Why Are You Still Deploying Windows Server 2003?

It’s idiotic!  Don’t get me wrong: I loved Windows Server 2003.  So much so, that soon after the GA I started a new job to deploy a new server network globally across a bank and I convinced management to go with W2003 instead of W2K Server.

I know that a very large percentage of Windows servers are still on W2003.  But why would you deploy more of them now?  Windows Server 2008 R2 and Windows Server 2012 offer so much more than the 10 year old W2003.  The ease of management, the user friendly and business focused features of Windows Server 2012 just scream out to be used.

Not to mention that support for Windows Server 2003 is quickly circling the drain:

  • It is out of mainstream support and into extended support (July 2013, 2010): when is the last time you saw Microsoft release software that supports the 10 year old server OS?  Exactly!
  • End of all support (that means product support and security fixes) comes on July 14th, 2015 … just over 2 years time.

Only a short-sighted person plans on deploying new services on Windows Server 2003 at this point.  Now is the time to start planning your upgrades to the new OS.  That’s because you have server apps to migrate/upgrade/replace – and that’s a big deal.  You may even have hardware to replace and virtualisation projects to size, purchase for, and plan – WS2012 makes this easier with built-in Hyper-V virtualisation, SMB 3.0 storage that is a nice alternative to the pricey SAN, and better-value-than-ever licensing.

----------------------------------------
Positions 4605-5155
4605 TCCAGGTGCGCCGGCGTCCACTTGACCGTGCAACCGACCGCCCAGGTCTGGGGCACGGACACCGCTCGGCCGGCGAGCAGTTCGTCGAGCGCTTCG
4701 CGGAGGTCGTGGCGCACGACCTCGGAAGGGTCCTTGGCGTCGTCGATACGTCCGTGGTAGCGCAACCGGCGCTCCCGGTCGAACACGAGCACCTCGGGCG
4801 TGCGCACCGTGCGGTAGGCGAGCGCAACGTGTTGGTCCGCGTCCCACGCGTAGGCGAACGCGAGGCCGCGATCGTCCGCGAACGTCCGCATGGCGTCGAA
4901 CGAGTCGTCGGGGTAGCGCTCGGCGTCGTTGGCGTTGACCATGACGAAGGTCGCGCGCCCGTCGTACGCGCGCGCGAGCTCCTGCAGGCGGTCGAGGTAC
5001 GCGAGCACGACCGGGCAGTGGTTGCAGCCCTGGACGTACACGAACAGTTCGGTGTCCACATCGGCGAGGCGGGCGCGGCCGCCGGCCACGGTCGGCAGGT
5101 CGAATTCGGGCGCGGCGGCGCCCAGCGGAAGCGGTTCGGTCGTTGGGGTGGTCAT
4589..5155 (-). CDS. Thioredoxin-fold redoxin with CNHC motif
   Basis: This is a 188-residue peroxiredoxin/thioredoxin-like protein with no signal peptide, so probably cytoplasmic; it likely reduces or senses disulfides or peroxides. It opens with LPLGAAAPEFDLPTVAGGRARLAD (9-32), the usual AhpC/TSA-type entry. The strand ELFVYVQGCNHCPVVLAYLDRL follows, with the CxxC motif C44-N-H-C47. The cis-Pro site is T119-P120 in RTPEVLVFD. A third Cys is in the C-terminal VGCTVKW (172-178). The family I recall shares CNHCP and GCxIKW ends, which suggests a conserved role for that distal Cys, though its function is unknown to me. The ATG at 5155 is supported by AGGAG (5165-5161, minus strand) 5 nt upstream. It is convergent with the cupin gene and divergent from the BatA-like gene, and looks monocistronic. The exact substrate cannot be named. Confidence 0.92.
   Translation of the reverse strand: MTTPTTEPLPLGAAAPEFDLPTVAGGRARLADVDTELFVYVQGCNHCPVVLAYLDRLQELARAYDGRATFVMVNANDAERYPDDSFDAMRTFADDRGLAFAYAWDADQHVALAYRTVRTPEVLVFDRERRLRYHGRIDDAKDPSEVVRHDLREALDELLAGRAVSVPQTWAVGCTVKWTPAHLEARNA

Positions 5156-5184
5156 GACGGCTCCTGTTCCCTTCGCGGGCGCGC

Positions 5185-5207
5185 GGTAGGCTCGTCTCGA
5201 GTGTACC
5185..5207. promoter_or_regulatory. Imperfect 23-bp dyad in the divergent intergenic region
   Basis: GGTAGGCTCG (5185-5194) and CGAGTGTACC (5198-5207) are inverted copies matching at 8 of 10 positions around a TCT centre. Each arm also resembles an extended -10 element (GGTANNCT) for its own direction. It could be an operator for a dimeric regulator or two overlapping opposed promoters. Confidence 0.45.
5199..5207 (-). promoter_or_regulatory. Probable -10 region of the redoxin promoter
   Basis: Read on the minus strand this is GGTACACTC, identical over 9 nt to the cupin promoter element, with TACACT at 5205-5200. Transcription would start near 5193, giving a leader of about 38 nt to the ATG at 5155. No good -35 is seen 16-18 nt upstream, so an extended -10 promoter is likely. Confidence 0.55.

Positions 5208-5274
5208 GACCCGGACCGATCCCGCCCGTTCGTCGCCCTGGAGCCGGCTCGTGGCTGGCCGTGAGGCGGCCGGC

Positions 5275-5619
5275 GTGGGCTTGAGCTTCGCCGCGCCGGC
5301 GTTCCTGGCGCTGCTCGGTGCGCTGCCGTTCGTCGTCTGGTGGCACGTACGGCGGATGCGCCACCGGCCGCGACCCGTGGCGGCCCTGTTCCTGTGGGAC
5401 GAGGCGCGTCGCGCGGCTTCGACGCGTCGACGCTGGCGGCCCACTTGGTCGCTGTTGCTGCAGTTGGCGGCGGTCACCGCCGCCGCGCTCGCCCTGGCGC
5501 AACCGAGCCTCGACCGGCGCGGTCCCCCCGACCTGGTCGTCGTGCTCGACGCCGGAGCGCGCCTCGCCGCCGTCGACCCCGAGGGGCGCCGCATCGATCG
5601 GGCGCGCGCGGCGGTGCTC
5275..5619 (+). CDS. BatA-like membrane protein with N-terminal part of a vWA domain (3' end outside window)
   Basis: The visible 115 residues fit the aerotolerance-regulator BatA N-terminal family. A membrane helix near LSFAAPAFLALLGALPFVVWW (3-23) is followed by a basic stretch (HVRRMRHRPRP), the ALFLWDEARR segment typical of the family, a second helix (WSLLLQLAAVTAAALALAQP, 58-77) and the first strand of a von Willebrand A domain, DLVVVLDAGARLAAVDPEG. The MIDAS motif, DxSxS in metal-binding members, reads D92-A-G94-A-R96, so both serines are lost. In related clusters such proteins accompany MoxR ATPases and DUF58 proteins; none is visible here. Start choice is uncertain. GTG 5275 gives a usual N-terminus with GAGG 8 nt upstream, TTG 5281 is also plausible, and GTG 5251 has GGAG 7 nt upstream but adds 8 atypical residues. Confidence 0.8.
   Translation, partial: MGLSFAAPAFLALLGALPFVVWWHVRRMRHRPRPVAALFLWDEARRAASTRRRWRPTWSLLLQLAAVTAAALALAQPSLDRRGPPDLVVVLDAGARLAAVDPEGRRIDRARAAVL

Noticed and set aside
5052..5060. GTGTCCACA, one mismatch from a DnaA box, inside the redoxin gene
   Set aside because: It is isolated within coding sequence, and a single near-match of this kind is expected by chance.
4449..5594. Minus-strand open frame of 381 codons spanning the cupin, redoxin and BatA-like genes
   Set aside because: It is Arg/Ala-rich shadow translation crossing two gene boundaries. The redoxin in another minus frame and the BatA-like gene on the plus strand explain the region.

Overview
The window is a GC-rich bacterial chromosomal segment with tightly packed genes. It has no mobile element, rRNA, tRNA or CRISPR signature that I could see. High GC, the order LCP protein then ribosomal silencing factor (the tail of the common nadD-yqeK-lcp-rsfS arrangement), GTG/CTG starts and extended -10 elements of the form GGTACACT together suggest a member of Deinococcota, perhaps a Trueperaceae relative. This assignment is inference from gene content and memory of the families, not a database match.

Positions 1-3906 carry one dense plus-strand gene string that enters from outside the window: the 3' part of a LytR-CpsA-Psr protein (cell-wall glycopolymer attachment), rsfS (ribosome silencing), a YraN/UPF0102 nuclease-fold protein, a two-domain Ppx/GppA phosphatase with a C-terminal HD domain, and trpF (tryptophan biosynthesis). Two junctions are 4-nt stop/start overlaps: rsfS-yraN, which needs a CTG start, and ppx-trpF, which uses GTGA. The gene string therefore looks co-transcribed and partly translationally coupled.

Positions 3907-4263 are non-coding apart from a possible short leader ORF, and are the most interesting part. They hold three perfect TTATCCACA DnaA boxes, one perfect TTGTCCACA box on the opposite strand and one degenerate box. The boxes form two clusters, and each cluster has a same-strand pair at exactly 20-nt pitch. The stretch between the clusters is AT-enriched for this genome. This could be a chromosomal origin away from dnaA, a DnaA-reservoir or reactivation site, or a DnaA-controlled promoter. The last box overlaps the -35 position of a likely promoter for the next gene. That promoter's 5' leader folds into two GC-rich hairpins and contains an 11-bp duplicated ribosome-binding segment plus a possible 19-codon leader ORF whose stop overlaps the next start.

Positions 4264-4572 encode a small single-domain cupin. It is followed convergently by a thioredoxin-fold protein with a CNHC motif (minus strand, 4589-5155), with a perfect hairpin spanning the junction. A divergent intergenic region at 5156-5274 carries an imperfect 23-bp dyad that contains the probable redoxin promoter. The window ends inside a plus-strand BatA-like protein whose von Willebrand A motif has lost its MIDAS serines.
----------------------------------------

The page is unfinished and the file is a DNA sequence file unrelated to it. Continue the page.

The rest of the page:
So get started.  Run MAP to assess your environment.  Upgrade that AD from 2003 to 2012.  It’s actually a pretty simple process.  You’ll start to see the benefits very quickly.

Lecture over Smile

2 thoughts on “Why Are You Still Deploying Windows Server 2003?”

  1. Because some vendors of mission-critical healthcare and finance packages won’t update their software or certify it on newer operating systems and have no competition to force the issue. It’s not strange to find places that still have to deploy 98 and 2000. There are still some shops that are forced to run NT. It’s fun trying to pass a government-mandated security audit with those in place. The world is not an ideal place.

  2. As a System Admin for a small hospital, I can also attest to what Eric Siron stated. We even have “devices” running very old software such as our CT Scanner (Windows 2000 Server), the Digital Mammography (Windows Vista), Patient Telemetry (Windows NT 4). All of these are from some VERY MAJOR Japanese Electronics Vendors (really big ones!). They are still on support agreements from the manufacturer but they have no intention on updating these systems (less than 10 years old) to newer software, unless of course we want to buy whole new systems!

    We are currently upgrading our EMR (for about $400K) and guess what they will only support? SQL2005, Windows 2008R2(almost current), and Windows 7 (finally with 32 and 64 bit) and of course Server 2003 and Windows XP SP3.

    They haven’t completed their “certification” with SQL 2008, let alone 2012 and don’t even start on an idea of Windows 8.

    They do at least support Safari 5, Firefox 14, Chrome (about 3 versions behind what they have now), IE 7 & 8 (not yet 9 or 10). So some of our BYOD systems might be able to function on some things.

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